PART 2: SUPERMAN EXCLUSIVE Look at Making of the 75th Anniversary Animated Short
Jay Oliva, frequent director of DC's animated films, continues his behind the scenes guide to the making of the 75th Anniversary Superman short that was released last year and is available on the Man of Steel Blu-ray. For the short, he served as director/producer/storyboard artist.
Voices From Krypton continues this exclusive behind the scenes look at the making of the Superman 75th Anniversary animated short. Director/storyboard artist/producer Jay Oliva goes into detail as he goes behind the scenes on what went into the creation of this acclaimed short. For part one of this story, just click HERE.
VOICES FROM KRYPTON: So Superman and Mxyzptlk leads to the next landmark, which is this Andy Warhol-related image.
JAY OLIVA: Yeah, the combination of pop art and comics. So then that brings us into the 70s, and what’s funny is if you look at that sequence there, there’s black Lois and of course there’s Clark Kent, so now we finally see Clark Kent. The guy in the foreground should be an Andy Warhol type guy, and the one on the right – originally I had that as Lois Lane, but then they said I should make it Diana Prince
VOICES FROM KRYPTON: That's Diana from the 1970s, when she had no powers, right?
JAY OLIVA: That's her, and here’s a little bit of trivia: the drawing that’s behind her is actually done by Bruce Timm, and you have to ask him who he was trying to emulate, but that’s Bruce’s artwork. It looks like Superman’s dad with the headband. So I had to get to that whole pop artwork, because now Superman wasn’t just in comics, he had come into pop culture. Which was a great transition in to Super Friends, in the 70s as well, and I wanted to do the first version, not the one with the Wonder Twins, but with Marvin and Wendy.
VOICES FROM KRYPTON: As much as I hate Super Friends, it’s such an important part of the legacy because it lasted for so many years and I think you’re almost obligated to include it.
JAY OLIVA: And I think it was a way to introduce that generation's kids to Superman, who maybe never read the comic or didn’t watch the George Reeves series, which is how I knew Superman. I watched George Reeves first and then I would catch the Saturday morning cartoons. From Super Friends we go into a "boxing match."
VOICES FROM KRYPTON: With the Neal Adams look?
JAY OLIVA: The hardest thing was transitioning Super Friends to Neal Adams, because they are so different. And actually this sequence here, the boxing match in this wide shot – it actually came in the eleventh hour. Originally Superman just flies up and he gets punched into the next piece of animation, but Bruce Timm had another idea - and this was about a week or two before we were supposed to finish. So he drew this - the wide shot of the ring with the crowd - himself, and this was all done in After Effects after the punch had been animated. So it was constructed that way and we put the zoom in and it goes into the action that we had originally gotten animated. And another bit of trivia: Bruce Timm drew the crowd in the background.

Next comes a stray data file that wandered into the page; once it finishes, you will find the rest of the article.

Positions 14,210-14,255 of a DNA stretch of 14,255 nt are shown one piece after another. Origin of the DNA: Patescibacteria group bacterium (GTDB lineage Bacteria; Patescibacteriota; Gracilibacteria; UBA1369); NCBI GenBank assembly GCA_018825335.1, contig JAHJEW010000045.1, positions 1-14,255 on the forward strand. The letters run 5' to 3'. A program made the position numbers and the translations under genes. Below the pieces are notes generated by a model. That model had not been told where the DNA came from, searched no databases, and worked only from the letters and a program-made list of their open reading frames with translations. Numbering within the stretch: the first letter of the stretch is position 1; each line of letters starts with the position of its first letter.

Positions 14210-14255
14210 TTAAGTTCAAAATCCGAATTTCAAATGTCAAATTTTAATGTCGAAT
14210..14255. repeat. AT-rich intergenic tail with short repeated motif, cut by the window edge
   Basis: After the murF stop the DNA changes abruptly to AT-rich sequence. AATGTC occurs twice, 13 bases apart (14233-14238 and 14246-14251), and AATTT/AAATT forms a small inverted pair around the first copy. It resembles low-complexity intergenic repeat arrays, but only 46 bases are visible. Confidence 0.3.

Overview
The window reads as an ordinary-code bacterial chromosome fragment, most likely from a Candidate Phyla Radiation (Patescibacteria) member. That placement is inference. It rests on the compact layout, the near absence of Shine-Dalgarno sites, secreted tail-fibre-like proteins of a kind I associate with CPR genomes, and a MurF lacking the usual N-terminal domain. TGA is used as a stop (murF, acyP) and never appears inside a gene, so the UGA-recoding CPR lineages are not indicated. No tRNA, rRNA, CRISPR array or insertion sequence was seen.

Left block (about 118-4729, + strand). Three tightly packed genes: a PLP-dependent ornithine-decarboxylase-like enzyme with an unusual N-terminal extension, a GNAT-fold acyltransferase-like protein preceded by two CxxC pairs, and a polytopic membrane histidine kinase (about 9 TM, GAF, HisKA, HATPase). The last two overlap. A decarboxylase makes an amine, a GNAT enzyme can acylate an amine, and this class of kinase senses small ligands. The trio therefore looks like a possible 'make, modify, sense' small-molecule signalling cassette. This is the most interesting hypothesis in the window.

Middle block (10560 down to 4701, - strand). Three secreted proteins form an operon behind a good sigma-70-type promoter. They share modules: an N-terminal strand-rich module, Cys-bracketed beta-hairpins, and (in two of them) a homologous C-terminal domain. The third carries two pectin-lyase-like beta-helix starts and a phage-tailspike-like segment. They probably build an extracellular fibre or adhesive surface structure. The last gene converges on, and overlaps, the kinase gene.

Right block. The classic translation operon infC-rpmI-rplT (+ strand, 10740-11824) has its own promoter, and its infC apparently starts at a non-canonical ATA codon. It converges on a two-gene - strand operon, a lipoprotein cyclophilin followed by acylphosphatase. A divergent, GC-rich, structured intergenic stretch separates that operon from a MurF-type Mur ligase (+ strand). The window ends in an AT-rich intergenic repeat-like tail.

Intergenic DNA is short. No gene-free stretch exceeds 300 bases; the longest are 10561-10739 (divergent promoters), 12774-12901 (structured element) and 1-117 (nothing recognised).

VOICES FROM KRYPTON: And that leads us to the man – Christopher Reeve as Superman, in Earth orbit, smiling at the audience.
JAY OLIVA: Originally they said we needed to have scenes from the Christopher Reeve films, so I was, like, "Why don’t we do the moment where he’s above the planet?" They liked the idea and suggested we rotoscope the footage of Reeve. So I went to get screen grabs of it so I could redraw it, and then I realized this sequence itself is like three and a half minutes long. Him rising from Earth and then doing that really slow turn before he flies by the camera— those shots together were basically going to be our short. So I went through it and I grabbed every tenth frame from the shots, and when I got to the point where he was going to smile, I grabbed every fifth or fourth frame and that’s why it’s a sped up version. That’s how I did it. But like I said, when you watch it, you remember the shot and it looks kind of like what you remember, but it’s a little bit different. So that’s how we did it. And then we transition to the Atari 2600. Peter, the other producer, added the explosions and I told him, “You do know there were no explosions, right?” and he was, like, “Yeah, I know, but it needed something cool,” so those explosions were added.
For the rest of this installment - including a discussion of the John Williams/Hans Zimmer score used - click HERE.
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